As used herein, the singular forms “a,” “an” and “the” are intended to comprise the plural forms as well, unless the context clearly indicates otherwise. It will be further understood that the terms “comprises” and/or “comprising,” when used in this specification, specify the presence of stated features, integers, steps, operations, elements, and/or components, but do not preclude the presence or addition of one or more other features, integers, steps, operations, elements, components, and/or groups thereof.

Unless otherwise defined, all terms (including technical and scientific terms) used herein have the same meaning as commonly understood by one of ordinary skill in the art to which this invention belongs. It will be further understood that terms, such as those defined in commonly used dictionaries, should be interpreted as having a meaning that is consistent with their meaning in the context of the relevant art and will not be interpreted in an idealized or overly formal sense unless expressly so defined herein.

According to one exemplary embodiment, there is provided a light emitting device which comprises a circuit board having a recess, a reflection plane and an excitation source disposed on the bottom of the recess, an overmolding overlying the reflection plane and the excitation source, a surface-inducing film formed on the overmolding, and a light conversion layer overlying the surface-inducing film.

Due to the presence of the overmolding and the surface-inducing film between the excitation source and the light conversion layer, the light emitting device exhibits improved life characteristics after operation compared to conventional light emitting devices.

FIG. 1 is a sectional perspective view of the light emitting device of this embodiment. Referring to FIG. 1, the light emitting device 21 comprises a flat overmolding 25 that completely covers an excitation source 23 mounted on the bottom surface of a recess of a circuit board 22 and a reflection plane 23 a formed in the recess to minimize damage resulting from the exposure of important portions of the reflection plane or the excitation source to external materials.

The overmolding 25 may be formed of a general packaging resin, for example, an epoxy or silicone polymer. The overmolding 25 has a refractive index between the refractive indices of the excitation source 23 and air. In the fabrication of the light emitting device, the overmolding 25 is formed by applying a resin to the upper surfaces of the reflection plane 23 a and the excitation source 23, which are mounted on the bottom of the recess of the circuit board 22, to embed the reflection plane 23 a and the excitation source 23, followed by curing the resin. Most portions of the resin undergo variations in viscosity in the curing step. At the time when a sharp decrease in the viscosity of the resin occurs, a meniscus is formed along the surface of the recess due to surface tension. Accordingly, a conventional light emitting device has the problems that it is difficult to form an overmolding having an ideally flat surface and important portions of a reflection plane and an excitation source mounted on the bottom of a recess are exposed. This exposure causes mixing of a material for a light conversion layer and a resin for the overmolding to thereby impede curing of the resin. A portion of the resin remains uncured and is degraded by heat generated during operation of the conventional light emitting device to cause damage to the reflection plane or the excitation source, resulting in deterioration in the life characteristics of the conventional light emitting device.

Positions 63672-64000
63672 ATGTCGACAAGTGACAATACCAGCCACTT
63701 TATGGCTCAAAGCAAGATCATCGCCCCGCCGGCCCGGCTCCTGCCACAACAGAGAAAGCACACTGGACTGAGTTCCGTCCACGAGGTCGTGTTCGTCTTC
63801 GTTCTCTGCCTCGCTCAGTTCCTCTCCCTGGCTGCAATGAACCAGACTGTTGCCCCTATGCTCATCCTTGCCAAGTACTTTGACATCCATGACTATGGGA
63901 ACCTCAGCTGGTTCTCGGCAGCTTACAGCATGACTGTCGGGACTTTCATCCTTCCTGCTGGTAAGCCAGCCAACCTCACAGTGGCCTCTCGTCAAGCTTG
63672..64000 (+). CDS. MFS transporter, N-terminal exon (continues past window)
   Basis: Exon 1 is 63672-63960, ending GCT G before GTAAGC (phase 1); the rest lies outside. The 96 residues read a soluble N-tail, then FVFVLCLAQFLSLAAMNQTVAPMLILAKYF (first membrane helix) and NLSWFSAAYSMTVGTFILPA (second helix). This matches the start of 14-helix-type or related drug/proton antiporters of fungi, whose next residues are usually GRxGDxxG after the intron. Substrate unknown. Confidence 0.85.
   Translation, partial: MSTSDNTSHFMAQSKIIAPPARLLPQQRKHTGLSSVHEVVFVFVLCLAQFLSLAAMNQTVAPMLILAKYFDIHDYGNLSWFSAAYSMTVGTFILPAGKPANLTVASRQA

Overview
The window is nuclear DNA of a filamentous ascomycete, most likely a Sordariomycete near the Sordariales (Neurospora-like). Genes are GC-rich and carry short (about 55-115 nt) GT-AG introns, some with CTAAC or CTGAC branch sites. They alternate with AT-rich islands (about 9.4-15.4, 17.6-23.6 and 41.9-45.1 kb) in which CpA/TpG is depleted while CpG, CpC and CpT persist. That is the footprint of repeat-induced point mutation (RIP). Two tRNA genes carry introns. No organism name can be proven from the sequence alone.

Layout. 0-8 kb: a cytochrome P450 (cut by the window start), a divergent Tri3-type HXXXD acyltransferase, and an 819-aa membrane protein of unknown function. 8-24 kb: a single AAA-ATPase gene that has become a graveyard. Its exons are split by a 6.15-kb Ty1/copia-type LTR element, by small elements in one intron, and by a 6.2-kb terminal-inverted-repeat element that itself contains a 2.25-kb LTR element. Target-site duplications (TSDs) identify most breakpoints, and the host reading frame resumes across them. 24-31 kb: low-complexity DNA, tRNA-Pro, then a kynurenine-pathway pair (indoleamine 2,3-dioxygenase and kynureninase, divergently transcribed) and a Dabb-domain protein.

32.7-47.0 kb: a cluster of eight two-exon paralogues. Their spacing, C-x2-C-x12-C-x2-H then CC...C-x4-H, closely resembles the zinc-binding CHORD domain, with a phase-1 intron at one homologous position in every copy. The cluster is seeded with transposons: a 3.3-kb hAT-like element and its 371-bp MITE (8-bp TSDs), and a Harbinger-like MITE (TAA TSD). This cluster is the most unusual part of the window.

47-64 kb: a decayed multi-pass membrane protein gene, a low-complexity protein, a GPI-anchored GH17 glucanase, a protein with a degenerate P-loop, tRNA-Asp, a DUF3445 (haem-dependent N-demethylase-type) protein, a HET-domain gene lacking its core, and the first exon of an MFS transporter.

In contrast, in the light emitting device 21 of example embodiments, the surface-inducing film 26 is formed between the overmolding 25 and the light conversion layer 24. The surface-inducing film 26 provides an additional surface to make the resin of the overmolding 25 flat after being cured.

The surface-inducing film 26 completely covers the reflection plane and the excitation source 23 in such a way that the surface of the overmolding 25 is flattened to block mixing of the reflection plane 23 a and the excitation source 23 with a luminescent material for the light conversion layer 24, which is formed on the surface-inducing film. In addition, the surface-inducing film 26 guarantees a constant distance between the excitation source 23 and the luminescent material for the light conversion layer 24 to minimize damage to the light conversion layer 24 by heat emitted from the excitation source 23.